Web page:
On the models with a rubber cam belt, the cam belt change is recommended to be done every 8 years/160000km (whichever comes first).

Remember that parts damage with both wear (mileage), and age (rubber getting old and brittle). Where possible, we always suggest that you stick to the above guidelines to play it safe.


On the 2.0 Liter Diesel vehicles we follow the same guidelines as above, but on the D5 engines specifically we always recommend moving up the cam belt change/major service to every 7 years/140 000km as we’ve seen them acting up from year 7.

It is good practice to do both alignment and balancing on your Volvo at least once a year, and also to rotate your tyres every 10 000km to avoid uneven tyre wear.

If you want to cut corners on your car, this is one corner you do not want to cut – we recommend always fitting ORIGINAL Volvo brake pads.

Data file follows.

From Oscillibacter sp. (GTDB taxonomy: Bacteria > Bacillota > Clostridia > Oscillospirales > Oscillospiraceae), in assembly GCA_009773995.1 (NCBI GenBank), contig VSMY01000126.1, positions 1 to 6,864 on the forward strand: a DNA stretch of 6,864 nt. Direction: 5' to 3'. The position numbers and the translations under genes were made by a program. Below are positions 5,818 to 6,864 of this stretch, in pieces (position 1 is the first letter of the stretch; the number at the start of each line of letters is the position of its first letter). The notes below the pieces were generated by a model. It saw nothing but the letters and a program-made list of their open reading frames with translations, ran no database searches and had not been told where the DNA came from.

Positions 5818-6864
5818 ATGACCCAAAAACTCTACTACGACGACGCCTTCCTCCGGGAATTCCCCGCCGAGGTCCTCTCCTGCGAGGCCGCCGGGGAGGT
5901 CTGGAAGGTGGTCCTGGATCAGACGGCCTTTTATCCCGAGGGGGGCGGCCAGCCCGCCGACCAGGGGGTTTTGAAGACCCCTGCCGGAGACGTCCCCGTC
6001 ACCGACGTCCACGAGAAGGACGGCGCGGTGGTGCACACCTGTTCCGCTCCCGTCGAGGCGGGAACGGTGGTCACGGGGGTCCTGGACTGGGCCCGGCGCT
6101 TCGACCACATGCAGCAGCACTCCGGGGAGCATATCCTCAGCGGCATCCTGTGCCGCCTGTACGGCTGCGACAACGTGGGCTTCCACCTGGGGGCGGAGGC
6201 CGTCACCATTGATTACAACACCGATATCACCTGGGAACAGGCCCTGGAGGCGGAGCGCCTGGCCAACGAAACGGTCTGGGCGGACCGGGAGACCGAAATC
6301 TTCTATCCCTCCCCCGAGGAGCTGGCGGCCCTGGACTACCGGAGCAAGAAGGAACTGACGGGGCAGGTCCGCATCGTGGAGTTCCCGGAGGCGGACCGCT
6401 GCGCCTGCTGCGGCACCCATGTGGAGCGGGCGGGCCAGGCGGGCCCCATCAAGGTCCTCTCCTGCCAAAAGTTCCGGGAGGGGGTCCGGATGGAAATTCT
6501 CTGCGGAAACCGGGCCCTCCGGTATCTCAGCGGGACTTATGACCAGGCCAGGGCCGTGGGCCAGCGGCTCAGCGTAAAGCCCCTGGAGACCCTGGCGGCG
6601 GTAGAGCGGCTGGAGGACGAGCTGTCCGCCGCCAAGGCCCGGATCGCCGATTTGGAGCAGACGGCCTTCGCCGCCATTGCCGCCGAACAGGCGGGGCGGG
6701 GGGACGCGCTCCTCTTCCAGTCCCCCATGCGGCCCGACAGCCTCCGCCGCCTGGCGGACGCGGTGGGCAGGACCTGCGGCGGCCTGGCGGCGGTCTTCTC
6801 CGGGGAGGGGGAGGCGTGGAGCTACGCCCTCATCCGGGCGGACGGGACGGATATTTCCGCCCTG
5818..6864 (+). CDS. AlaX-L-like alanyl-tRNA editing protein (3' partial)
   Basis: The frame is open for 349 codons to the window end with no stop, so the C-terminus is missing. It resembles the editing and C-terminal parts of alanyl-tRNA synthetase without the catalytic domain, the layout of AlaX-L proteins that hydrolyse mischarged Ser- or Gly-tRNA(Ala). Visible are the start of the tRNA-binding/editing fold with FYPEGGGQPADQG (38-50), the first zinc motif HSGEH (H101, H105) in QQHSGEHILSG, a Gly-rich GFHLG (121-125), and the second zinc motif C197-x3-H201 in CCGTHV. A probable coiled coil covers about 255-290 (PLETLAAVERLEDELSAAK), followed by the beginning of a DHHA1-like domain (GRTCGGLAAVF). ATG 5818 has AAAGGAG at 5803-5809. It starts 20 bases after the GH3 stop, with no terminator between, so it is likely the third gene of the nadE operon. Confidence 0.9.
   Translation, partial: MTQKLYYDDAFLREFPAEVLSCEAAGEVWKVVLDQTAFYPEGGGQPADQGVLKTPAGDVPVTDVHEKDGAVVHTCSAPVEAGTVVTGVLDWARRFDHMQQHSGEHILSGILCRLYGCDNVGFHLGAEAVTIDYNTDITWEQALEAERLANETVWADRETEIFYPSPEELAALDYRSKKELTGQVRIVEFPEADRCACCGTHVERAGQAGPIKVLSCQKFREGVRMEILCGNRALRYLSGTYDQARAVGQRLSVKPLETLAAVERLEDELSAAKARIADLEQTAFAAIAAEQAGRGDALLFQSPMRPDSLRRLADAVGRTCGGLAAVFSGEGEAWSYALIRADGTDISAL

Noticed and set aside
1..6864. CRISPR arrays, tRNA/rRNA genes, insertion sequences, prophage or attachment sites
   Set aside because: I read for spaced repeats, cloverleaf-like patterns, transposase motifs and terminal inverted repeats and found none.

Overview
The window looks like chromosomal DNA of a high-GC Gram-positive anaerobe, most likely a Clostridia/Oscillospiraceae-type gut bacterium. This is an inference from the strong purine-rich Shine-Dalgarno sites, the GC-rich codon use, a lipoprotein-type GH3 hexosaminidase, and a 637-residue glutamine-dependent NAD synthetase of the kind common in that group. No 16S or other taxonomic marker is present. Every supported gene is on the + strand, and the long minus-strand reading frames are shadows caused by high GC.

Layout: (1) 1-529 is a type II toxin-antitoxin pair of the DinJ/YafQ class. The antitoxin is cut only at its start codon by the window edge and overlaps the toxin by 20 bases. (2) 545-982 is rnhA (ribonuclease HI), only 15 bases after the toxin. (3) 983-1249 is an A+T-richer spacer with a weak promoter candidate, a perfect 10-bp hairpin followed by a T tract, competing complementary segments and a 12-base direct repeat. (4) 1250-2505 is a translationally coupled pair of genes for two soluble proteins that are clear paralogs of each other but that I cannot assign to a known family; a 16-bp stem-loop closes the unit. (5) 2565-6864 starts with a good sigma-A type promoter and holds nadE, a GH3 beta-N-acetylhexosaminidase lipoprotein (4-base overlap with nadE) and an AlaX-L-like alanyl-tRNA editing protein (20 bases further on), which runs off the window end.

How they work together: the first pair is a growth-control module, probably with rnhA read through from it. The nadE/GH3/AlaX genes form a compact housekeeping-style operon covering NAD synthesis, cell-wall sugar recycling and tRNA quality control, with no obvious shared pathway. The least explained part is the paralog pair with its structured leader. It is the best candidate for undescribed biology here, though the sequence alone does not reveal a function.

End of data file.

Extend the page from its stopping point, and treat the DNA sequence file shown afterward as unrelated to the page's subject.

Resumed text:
The compound of the Volvo brake pads is very soft, securing better grip on the brake discs and also giving you better handbrake performance.

After-market/generic brake pads are made from a much harder compound, leading to possible squeaking/noisy brakes, poor handbrake performance and faster wear on your brake discs, which will in the end cost you more money than you saved on buying generic pads.

Contact us for a quote – you will be surprised at the affordability!

Warning Lights and Messages on My Volvo:

Stop your vehicle immediately as soon as it is safe to do so. DO NOT attempt to drive home nor to a garage. Turn the engine OFF and do not attempt to restart your Volvo. Your Volvo must be towed to our workshop for inspection. Contact us.

STOP IMMEDIATELY and check the coolant level in your vehicle. This should be somewhere between the minimum and maximum marks as indicated on your coolant/expansion bottle.

If not sufficient, top up with preferably distilled water/cold kettle water/premix antifreeze.